Libs told to ‘stay out of’ National Party’s Game of Thrones
The Nationals' Matt Canavan has warned the Liberal Party against lecturing its Coalition partner over leadership disputes, given its own recent history of knifing prime ministers.
Senator Canavan, who until last week sat in Cabinet as Resources Minister, also condemned moderate city Liberals, accusing them of going against federal government policy on coal.
And he blasted Labor's Anthony Albanese for saying new coal-fired power stations were as likely as "unicorns".
During a meeting of Coalition MPs in Canberra yesterday, Deputy Liberal leader Josh Frydenberg said "internal issues" were eclipsing their achievements and "historic moments" such as the address to parliament by Indonesia's president Joko Widodo, which had showcased the two nation's co-operation on foreign affairs, trade and security.
The Treasurer told the Coalition meeting "that historic moment didn't feature at all" on the evening TV news.
Accomplishments such as balancing the budget and overseeing a 35 per cent fall in wholesale power prices were also being overshadowed.
"We must all focus on those achievements and our policies and plans going forward and put internal issues of recent days behind us," Mr Frydenberg said.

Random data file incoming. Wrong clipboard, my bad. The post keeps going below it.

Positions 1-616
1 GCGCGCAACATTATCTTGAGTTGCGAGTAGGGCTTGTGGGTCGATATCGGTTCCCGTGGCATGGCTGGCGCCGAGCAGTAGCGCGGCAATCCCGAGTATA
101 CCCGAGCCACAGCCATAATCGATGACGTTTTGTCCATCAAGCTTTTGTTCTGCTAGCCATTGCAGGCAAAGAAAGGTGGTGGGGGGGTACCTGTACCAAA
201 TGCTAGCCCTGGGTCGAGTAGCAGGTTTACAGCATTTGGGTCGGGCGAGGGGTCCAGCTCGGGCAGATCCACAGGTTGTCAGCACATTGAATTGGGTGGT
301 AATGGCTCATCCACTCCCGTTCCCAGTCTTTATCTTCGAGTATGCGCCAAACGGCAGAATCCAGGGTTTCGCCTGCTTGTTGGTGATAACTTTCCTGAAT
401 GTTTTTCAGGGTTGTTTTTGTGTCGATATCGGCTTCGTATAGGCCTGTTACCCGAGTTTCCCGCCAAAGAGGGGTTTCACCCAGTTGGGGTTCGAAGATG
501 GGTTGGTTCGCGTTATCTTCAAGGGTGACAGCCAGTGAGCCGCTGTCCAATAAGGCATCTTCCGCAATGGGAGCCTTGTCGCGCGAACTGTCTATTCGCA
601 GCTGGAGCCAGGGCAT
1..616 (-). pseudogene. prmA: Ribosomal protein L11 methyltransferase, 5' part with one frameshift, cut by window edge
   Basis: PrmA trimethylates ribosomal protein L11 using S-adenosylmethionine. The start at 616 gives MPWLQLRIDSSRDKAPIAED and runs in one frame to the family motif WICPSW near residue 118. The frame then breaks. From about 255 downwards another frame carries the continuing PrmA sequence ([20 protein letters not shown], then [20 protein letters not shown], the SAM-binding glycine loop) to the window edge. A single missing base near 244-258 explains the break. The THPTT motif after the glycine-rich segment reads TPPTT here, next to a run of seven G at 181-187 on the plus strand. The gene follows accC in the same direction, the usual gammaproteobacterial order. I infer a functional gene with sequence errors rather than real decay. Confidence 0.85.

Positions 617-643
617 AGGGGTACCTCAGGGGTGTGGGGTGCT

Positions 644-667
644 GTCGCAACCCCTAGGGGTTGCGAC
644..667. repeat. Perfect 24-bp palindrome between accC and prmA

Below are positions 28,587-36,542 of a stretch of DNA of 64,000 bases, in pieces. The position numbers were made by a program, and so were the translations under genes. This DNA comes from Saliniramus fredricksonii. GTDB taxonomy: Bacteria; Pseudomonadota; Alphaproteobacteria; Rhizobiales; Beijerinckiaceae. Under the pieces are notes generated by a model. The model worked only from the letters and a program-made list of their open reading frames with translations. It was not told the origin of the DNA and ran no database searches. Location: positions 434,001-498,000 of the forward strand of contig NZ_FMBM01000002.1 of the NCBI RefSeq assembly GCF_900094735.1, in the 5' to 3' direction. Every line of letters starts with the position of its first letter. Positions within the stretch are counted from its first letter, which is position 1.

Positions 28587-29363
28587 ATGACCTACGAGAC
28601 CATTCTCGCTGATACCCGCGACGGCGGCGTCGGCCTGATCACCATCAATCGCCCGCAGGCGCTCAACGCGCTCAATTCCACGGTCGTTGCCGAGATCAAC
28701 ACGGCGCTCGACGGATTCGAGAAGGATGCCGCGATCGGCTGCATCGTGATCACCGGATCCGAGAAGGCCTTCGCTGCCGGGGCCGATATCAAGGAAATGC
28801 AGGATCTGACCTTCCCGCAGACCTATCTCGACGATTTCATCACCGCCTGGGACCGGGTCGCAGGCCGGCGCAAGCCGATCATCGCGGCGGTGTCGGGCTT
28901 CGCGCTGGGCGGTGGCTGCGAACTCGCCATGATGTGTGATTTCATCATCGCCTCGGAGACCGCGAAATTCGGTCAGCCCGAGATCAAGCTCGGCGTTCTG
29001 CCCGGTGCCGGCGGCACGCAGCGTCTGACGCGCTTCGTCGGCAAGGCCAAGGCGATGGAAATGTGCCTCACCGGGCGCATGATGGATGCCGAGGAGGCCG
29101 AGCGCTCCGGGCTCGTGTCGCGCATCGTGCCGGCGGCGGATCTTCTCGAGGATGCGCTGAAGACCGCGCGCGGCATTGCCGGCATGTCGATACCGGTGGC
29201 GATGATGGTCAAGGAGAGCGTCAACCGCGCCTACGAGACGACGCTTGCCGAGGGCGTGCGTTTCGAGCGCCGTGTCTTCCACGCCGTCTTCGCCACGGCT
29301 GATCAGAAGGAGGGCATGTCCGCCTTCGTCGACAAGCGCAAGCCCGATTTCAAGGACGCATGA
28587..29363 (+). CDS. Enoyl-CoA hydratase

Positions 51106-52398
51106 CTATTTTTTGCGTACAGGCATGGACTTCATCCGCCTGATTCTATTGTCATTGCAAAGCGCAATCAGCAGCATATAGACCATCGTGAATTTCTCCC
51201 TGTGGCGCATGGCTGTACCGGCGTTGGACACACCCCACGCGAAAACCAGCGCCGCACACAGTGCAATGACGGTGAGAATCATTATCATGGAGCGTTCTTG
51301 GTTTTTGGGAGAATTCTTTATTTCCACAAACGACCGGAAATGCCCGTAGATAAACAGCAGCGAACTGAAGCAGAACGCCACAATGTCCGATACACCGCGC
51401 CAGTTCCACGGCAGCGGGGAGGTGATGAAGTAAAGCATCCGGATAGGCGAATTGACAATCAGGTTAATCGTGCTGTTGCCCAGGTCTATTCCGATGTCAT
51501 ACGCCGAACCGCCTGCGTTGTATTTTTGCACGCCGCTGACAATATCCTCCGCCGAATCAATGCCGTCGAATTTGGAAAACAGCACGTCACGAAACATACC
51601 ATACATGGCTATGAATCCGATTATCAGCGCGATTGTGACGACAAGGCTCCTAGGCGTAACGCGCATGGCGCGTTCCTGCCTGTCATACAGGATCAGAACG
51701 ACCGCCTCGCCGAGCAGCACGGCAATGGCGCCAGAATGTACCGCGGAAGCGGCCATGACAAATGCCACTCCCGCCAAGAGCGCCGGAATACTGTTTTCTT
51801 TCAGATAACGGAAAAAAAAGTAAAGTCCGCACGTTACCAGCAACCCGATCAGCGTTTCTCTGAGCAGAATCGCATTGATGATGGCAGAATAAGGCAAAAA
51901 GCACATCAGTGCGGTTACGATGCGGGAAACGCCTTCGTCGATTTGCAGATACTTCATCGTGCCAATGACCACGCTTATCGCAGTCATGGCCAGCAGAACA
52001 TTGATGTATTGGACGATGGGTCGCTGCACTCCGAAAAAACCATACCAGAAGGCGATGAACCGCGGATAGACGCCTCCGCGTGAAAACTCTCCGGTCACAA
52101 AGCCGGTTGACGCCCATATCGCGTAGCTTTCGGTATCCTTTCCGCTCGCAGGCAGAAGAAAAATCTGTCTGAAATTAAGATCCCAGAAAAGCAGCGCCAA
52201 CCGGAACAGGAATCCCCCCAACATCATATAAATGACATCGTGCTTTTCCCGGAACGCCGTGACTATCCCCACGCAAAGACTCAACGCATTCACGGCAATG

His comments followed more than a week of open warfare in the National Party as former leader Barnaby Joyce and his backers, including Senator Canavan, unsuccessfully attempted to take control of the party.
Tensions are high after rebel Nats yesterday combined with Labor to elect Joyce supporter Llew O'Brien as Deputy Speaker.
Senator Canavan, who resigned his ministry to back Mr Joyce, told The Daily Telegraph that while he was disappointed by the Liberals' leadership changes over recent years "I tried to always be respectful".
"It's their party and their decisions. I just hope for the same respect back. That's all I ask for," he said.
While Mr Frydenberg's frustrations were understandable, he said, "a guaranteed way of keeping these distractions in the media would be for the Liberal Party to start commenting on other party's matters".
He also took on inner Sydney Liberals Dave Sharma and Trent Zimmerman for suggesting the government should not put any money into a coal-fired power plant at Collinsville in Queensland. "The government policy we took to the last election was that we would fund the business case for Collinsville," he said. "Now Trent and David obviously seem to have a different view and don't agree with government policy."
Senator Canavan said Mr Albanese's claim that the private sector wouldn't touch new coal-fired plants with a "barge pole" was wrong.
"I know it's not true," the Senator said. "There are very prominent energy companies in the private space that are engaged (with the project)."
New coal-fired and renewable power generators weren't competing with each other, he said.
"Renewables are not a substitute. You can say 'I'm not going to eat steak tonight, I'm going to eat chicken instead'. They are pretty similar. They'll give you protein. They'll fill you up. But renewable energy is not red meat. If you switch from coal to renewables it's like switching from a piece of steak to a rocket and quinoa salad. It ain't going to fill you up."